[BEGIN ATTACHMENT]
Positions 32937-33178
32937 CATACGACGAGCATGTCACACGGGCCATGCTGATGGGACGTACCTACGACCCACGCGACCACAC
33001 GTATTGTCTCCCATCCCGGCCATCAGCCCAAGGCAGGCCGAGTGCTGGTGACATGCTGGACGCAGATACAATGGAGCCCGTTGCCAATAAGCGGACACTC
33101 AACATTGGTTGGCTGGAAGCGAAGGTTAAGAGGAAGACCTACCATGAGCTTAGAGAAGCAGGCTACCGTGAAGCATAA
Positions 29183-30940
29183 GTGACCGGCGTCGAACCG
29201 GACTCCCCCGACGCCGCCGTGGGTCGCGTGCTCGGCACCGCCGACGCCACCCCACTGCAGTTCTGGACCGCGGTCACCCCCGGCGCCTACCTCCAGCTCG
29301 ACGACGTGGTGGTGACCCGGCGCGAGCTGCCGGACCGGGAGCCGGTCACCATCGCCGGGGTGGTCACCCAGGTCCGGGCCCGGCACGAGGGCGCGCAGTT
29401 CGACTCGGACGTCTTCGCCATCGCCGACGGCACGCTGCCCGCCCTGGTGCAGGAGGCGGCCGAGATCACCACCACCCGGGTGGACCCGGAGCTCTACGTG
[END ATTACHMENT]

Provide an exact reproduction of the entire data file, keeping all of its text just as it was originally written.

Positions 32937-33178
32937 CATACGACGAGCATGTCACACGGGCCATGCTGATGGGACGTACCTACGACCCACGCGACCACAC
33001 GTATTGTCTCCCATCCCGGCCATCAGCCCAAGGCAGGCCGAGTGCTGGTGACATGCTGGACGCAGATACAATGGAGCCCGTTGCCAATAAGCGGACACTC
33101 AACATTGGTTGGCTGGAAGCGAAGGTTAAGAGGAAGACCTACCATGAGCTTAGAGAAGCAGGCTACCGTGAAGCATAA
Positions 29183-30940
29183 GTGACCGGCGTCGAACCG
29201 GACTCCCCCGACGCCGCCGTGGGTCGCGTGCTCGGCACCGCCGACGCCACCCCACTGCAGTTCTGGACCGCGGTCACCCCCGGCGCCTACCTCCAGCTCG
29301 ACGACGTGGTGGTGACCCGGCGCGAGCTGCCGGACCGGGAGCCGGTCACCATCGCCGGGGTGGTCACCCAGGTCCGGGCCCGGCACGAGGGCGCGCAGTT
29401 CGACTCGGACGTCTTCGCCATCGCCGACGGCACGCTGCCCGCCCTGGTGCAGGAGGCGGCCGAGATCACCACCACCCGGGTGGACCCGGAGCTCTACGTG